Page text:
Mitchell also addressed the salary issue, and said his reported salary had been inflated by vacation pay and bonuses, and that his actual base salary was only $340,000.

Los Angeles Times

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Chicago government agencies ignore do-not-hire list of banned employees

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What seems like a no-brainer in transparent governance is being ignored or resisted in some Chicago-area government agencies.

Employees who are fired by the city for wrongdoing are put on a list called the do-not-hire list, signally other city departments that an employee was terminated for cause, and they should not be rehired in another city department.

Despite the presence of the list, some of the employees on it are showing up in other city departments. To make matters even worse, many other city agencies including the City Council, the Chicago Public Schools and the Park District, have not agreed to use the list, and hire offending employees anyways.

A court-appointed city monitor and the city’s inspector general have long pushed for the hiring restrictions on the “blacklisted” employees, although they say that the city doesn’t do enough to effectively enforce the rules.

“The city still hasn’t used it to ensure these same people haven’t been hired at sister agencies, each of which are either controlled by, or whose leadership is appointed by, the mayor,” said Jon Davey, a spokesman for Inspector General Joseph Ferguson.

Mayor Richard daily’s administration says that it’s been trying to get other city agencies to go along with the list, but Jenny Hoyle, a spokesperson for the city’s Law Department, said nothing yet has been formalized.

Some critics fear that once a new mayor is elected later this year, the new administration may drop the list altogether.

When first asked in 2009 by the Chicago Tribune for a copy of the list as a public records request, the city’s Human Resources Department refused to provide it claiming that it was as “unwarranted invasion of personal privacy.”

The list, called “Ineligible for Rehire – Indefinite,” contains the names of workers that have been terminated for committing crimes or violating city policy.

The list includes the names of employees that have criminal convictions, have broken state or federal statutes, violated the city’s hiring plan, committed workplace violence, harassment or discrimination, or have been found guilty of wrongdoing by the inspector general’s office.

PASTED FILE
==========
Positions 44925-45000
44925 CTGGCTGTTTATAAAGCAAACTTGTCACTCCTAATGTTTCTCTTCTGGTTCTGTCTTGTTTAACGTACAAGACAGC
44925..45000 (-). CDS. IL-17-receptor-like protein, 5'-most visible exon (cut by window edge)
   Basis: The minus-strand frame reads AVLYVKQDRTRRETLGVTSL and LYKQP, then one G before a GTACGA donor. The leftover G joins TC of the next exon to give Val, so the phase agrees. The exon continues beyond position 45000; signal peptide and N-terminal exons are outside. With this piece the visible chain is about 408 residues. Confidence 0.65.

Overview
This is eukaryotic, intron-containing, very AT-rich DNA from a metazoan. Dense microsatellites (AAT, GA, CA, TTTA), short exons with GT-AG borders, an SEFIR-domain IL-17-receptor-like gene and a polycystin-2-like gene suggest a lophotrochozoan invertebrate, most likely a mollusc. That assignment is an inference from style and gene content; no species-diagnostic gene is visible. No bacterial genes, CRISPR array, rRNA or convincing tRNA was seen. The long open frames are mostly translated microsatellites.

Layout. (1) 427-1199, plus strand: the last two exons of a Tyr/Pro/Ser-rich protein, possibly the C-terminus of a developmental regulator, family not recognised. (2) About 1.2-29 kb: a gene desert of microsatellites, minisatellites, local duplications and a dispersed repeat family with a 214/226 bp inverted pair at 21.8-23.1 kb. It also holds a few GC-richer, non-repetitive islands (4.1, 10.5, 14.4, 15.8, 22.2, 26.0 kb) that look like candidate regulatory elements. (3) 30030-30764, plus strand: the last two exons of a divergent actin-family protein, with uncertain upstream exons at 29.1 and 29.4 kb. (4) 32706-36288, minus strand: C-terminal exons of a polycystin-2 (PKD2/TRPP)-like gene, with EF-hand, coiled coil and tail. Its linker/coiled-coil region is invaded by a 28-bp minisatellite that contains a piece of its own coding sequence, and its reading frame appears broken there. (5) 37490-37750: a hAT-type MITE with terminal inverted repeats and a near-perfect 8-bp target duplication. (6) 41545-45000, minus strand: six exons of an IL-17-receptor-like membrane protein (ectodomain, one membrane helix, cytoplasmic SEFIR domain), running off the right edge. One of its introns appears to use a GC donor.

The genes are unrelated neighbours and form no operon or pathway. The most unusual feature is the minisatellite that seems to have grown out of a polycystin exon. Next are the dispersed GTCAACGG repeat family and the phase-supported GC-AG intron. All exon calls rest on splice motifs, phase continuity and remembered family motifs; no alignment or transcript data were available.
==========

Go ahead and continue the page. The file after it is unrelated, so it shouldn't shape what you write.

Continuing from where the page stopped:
The current list contains the names of 218 employees that were fired, or resigned after being told they would be fired, and covers only the period from 2007 through 2009.

At least three employees on the current list have turned up in other city departments, according to the Tribune. One of those, an employee in the inspector general’s office that was fired for shoplifting but later acquitted, was rehired in a similar position in the Chicago Public Schools.

Information from: Chicago Tribune

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Kilpatrick’s aide to cooperate with prosecutors in corruption case

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Marc Andre Cunningham, the top aide to ex-Mayor Kwame Kilpatrick has apparently agreed to cooperate with government prosecutors in their city hall corruption case against the disgraced mayor, according to The Detroit News.

An order signed by U.S. District Judge Gerald E. Rosen pushed back the hearing date for Cunningham’s sentencing to April 14, signaling that the one-time top city hall official was ready to turn against his friend and former frat-house brother. The date is one day after a status conference hearing on the criminal case against Kilpatrick.

Cunningham pleaded guilty to charges that he took $300,000 in commissions from an investment firm that he helped secure $30 million of city pension funds to manage. Cunningham admitted that he paid a portion of the commission to Kilpatrick’s father Bernard, as a bribe to make the deal happen.

After the transaction, Cunningham was made Kilpatrick’s executive assistant. Later he was appointed head of the Detroit Film Office.

Cunningham pleaded guilty to one count of conspiring to commit bribery, and faces up to 37 months in prison.

The Detroit News

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Plea deals rejected by city council members in Bell corruption scandal

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The former City of Bell officials accused of looting the small blue-collar community of millions of dollars appeared in court on Monday, as Los Angeles County Deputy District Attorney Edward Miller outlined the case against them.

All eight dependents charged with public corruption appeared in court, although the principal targets of the district attorney, city administrator Robert Rizzo and his assistant Angela Spaccia, were excused early. They are scheduled to return for a separate hearing next week.